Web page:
USA Weightlifting Associate Executive Director of Sport Lance Williams, Sport Program Administrator Lorene Halford and Sport Administrator Jake Strack Loertscher at the 2016 American Open Championships in Orlando, Florida.
Lance Williams came to USA Weightlifting last summer with a mission: develop a performance-based culture within the sport and organization.
Williams has the pedigree to achieve that as USA Weightlifting’s Associate Executive Director of Sport. From 1996 to 2009 Williams worked at the United States Olympic Committee.
“I served in various roles but primarily I worked with NGBs to place science and medical experts around our national teams to reach their performance goals,” Williams said.
He brought this methodology to USA Weightlifting and has laid a foundation designed to lead to international success in the next quad. One of his first tasks was to revamp the sport’s selection procedures. The first team selected with the new procedures competes in Bangkok, Thailand at the 2017 IWF Youth World Championships. Williams also oversees USAW’s events, coaching education and high performance teams.
A 14-year veteran of the Olympic Movement, Williams landed at USA Weightlifting after a 7 year break from the USOC.
“I didn’t think I’d be coming back into the Movement, but here I am,” Williams said with his trademark laugh. “Before coming to USA Weightlifting I managed the business side of my wife’s private practice. She’s a behavior analyst and works with children with Autism.”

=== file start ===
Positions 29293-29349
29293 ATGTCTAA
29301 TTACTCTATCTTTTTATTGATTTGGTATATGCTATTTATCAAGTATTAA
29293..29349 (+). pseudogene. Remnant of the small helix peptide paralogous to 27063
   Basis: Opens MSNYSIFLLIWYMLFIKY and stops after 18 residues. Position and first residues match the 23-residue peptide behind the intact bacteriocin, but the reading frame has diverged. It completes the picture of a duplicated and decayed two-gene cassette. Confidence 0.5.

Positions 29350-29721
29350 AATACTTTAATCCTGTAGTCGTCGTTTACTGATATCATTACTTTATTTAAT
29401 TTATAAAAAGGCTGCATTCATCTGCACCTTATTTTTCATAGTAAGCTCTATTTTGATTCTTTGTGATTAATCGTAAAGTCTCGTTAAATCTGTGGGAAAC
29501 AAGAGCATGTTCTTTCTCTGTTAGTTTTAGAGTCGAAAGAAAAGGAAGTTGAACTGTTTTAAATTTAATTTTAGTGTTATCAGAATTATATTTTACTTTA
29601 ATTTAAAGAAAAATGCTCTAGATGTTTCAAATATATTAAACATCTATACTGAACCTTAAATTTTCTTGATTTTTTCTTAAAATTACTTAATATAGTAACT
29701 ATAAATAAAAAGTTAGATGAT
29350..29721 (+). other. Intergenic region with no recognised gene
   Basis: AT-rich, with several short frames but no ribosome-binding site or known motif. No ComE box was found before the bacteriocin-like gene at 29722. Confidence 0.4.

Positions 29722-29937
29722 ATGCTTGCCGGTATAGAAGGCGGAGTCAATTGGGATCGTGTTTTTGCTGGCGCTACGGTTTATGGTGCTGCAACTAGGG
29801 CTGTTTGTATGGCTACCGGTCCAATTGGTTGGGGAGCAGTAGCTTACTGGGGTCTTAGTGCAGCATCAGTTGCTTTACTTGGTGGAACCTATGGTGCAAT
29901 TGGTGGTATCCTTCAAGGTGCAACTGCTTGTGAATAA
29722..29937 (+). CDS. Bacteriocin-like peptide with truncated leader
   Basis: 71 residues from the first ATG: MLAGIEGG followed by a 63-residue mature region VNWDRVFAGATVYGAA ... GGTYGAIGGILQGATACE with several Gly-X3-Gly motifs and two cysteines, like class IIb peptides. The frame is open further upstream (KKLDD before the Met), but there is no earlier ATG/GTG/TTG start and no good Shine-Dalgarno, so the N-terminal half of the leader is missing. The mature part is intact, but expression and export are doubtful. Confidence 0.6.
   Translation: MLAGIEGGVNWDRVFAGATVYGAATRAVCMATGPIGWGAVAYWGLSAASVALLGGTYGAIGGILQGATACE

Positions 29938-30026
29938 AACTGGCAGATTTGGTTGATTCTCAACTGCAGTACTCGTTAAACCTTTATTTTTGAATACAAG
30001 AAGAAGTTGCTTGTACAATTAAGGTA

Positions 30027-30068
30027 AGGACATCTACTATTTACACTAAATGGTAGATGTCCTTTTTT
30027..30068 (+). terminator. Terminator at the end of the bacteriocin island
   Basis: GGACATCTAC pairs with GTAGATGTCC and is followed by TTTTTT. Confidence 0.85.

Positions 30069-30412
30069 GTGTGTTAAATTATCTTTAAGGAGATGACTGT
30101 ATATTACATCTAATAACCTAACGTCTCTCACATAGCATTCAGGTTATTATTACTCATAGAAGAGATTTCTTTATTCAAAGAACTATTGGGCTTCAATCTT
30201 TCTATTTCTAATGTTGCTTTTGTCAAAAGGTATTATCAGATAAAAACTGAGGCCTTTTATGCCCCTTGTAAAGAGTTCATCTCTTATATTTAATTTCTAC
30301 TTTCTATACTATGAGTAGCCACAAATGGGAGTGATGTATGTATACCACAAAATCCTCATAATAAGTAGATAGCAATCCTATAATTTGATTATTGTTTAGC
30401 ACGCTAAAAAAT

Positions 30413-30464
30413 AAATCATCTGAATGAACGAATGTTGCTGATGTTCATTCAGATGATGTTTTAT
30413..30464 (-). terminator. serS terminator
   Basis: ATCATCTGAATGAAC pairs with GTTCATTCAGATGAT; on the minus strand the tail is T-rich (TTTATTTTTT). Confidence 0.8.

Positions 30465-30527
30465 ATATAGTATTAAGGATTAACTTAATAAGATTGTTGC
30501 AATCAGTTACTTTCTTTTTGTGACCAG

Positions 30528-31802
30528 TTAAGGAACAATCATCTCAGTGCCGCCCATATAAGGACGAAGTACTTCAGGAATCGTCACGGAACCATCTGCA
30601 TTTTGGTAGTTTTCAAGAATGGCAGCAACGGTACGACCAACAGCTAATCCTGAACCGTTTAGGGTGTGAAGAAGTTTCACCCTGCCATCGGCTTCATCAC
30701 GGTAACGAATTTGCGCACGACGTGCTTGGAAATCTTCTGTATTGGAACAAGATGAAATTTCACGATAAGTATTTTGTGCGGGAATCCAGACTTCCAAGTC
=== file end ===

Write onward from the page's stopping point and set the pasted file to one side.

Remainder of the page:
Lance Williams and Coach Tim Swords at the 2016 Olympic Games in Rio de Janeiro, Brazil.
Lance’s story begins in Grand Island, Nebraska. After graduating from the University of Nebraska Williams and his wife Jennifer moved to Colorado Springs so he could pursue a career in Sport Administration.
“Colorado Springs felt like a place we could call home,” Williams said. “I am so happy to call this place home with Jennifer and my daughters Quinn and Skyler.”
Around the National Office, Williams is known not only for his pranks but for his professionalism, too, constantly on the phone with coaches and athletes to help develop a path to the podium.
“The passion and dedication it takes to be a weightlifter tends to attract people of great character,” Williams said. “I am extremely motivated to serve people of that ilk.”
His fondest memory in our sport came in 2000, when Tara Nott snatched Gold at the first Olympic Games where women competed in Weightlifting.
“Hands down, Tara Nott,” Williams said. “Great story. Great person. Great athlete!”
A football player in High School, Lance is always looking for a good competition. That’s evident in his hobbies away from the office.
“Poker. Love me some poker,” Williams said. “Shuffle up and deal, baby!”